The International League of Conservation Writers is a forum to bring writers together from around the world who are writing to promote wilderness, nature, conservation, or using other means to protect and restore the natural areas, habitats, animals, and plants of our planet. ILCW will present periodic writing awards to authors who excel in this field.

International League of Conservation Writers

Writing to inspire the love of nature and a passion for its protection.





November 30 — December 4, 2014
Long-eared Owl Winter Tour, Serbia

ILCW member David Lindo (UK) announces tour. See more Long-eared Owls than you can shake a stick at this winter. Join David on a tour that will literally blow your socks off. 100s of owls on every day!



June 1 6, 2015

The 8th Annual Literature and Landscape of
the Horse Retreat

A unique writing adventure for anyone who yearns for nature, longs to reconnect with horses, and hungers for creative inspiration in an authentic western ranch setting. To be held at the Vee Bar Guest Ranch, Laramie, Wyoming.

For more information.


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International League of Conservation Writers ● 4690 Table Mountain Dr., Suite 100 ● Golden, Colorado, USA 80403 ● Phone: 303-277-1623 ●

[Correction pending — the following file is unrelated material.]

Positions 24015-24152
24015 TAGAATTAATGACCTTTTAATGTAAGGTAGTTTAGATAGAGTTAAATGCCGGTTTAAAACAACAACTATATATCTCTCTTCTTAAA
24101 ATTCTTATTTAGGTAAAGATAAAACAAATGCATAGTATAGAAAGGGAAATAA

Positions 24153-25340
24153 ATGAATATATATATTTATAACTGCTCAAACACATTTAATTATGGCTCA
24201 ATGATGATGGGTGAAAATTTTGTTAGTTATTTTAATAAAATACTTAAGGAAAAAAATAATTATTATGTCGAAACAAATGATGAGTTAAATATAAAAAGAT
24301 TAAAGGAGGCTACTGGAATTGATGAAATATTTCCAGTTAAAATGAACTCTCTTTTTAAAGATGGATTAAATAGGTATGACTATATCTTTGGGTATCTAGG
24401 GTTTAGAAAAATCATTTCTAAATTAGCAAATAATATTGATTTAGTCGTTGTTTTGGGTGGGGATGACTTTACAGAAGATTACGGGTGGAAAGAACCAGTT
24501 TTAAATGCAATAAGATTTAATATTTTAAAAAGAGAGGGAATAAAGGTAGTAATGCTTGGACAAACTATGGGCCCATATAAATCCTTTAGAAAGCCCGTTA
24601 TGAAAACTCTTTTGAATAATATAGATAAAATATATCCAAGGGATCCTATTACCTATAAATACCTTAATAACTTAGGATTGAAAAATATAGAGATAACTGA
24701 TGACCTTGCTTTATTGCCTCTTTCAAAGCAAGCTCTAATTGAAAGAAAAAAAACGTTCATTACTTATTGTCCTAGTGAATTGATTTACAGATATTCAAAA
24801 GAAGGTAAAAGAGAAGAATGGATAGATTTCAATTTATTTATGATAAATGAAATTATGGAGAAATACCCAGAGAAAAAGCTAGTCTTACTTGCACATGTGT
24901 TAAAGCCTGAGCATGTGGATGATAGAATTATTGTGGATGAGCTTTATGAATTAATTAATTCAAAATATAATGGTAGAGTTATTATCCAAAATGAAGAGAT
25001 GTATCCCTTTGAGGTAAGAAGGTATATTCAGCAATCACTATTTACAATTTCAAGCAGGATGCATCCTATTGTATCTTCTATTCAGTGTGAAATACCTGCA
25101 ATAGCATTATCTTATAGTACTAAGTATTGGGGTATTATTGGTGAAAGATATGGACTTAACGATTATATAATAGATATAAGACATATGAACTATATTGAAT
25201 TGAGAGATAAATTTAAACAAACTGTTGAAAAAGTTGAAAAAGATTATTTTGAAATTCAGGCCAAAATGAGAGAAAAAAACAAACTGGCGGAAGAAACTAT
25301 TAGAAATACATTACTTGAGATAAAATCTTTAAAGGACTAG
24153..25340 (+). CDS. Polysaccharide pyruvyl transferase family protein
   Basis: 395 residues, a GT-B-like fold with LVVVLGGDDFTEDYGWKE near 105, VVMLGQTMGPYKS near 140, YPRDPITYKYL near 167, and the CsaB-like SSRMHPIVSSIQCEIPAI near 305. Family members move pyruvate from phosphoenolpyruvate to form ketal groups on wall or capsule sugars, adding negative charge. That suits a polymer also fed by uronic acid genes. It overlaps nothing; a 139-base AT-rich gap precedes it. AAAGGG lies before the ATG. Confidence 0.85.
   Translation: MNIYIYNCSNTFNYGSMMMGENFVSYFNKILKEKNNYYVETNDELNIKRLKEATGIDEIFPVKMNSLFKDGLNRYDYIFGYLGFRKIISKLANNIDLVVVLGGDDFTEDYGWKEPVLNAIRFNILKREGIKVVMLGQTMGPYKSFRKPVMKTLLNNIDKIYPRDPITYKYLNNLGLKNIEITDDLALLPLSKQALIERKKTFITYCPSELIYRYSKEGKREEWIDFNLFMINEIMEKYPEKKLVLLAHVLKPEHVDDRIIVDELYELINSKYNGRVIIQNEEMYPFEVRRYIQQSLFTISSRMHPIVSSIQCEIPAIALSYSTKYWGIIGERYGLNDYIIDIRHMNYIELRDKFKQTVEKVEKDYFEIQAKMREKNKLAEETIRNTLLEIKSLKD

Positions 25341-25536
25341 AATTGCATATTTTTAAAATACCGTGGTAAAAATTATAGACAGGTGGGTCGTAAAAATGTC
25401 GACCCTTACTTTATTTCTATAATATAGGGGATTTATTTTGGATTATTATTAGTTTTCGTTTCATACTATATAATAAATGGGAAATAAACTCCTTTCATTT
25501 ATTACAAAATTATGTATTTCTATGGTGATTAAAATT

Content copyright 2014. International League of Conservation Writers. All rights reserved



Gail Collins-Renadive

Chewing Sand: An Eco-Spiritual Taste of the Mojave Desert

2014, Homebound Publications

Paperback, 122 pages

In Chewing Sand, Gail Collins-Ranadive explores her adopted home landscape with a naturalist’s thrill in detail and with a spiritual person’s reverence. She builds her relationship with the Mojave Desert through an unusual ability to see the land equally clearly through Emerson’s Transcendentalist sensibility, Paiute spirituality, and the wisdom of geologic time. As her subtitle suggests, this book offers a tasting menu of vignettes, each a gem of insight, learning, and intimate storytelling. Gail finds “graced moments” everywhere as she listens lovingly to the landscape.  Readers will finish her book with a deeper understanding of the dynamic vitality of the desert, our spiritual connection to the Earth, and the whimsical absurdity of living in Las Vegas. 

--Stephen Trimble, author of The Sagebrush Ocean:
A Natural History of the Great Basin
and photographer of Earthtones: A Nevada Album



Conservationist Harvey Locke wins international award for his work

Colette Derworiz, Calgary Herald  11.23.2014

A well-known Alberta conservationist has added another honour to his long list of achievements. Harvey Locke, one of the founders of the Yellowstone to Yukon Conservation Initiative, has received the Fred M. Packard International Parks Merit Award — one of the world’s highest honours for conservation — for his work.

It was presented at the World Parks Congress in Sydney, Australia earlier this month.

Locke was recognized for his work in parks, wilderness and large landscape conservation and his international contributions toward those efforts through law, policy, communications and education.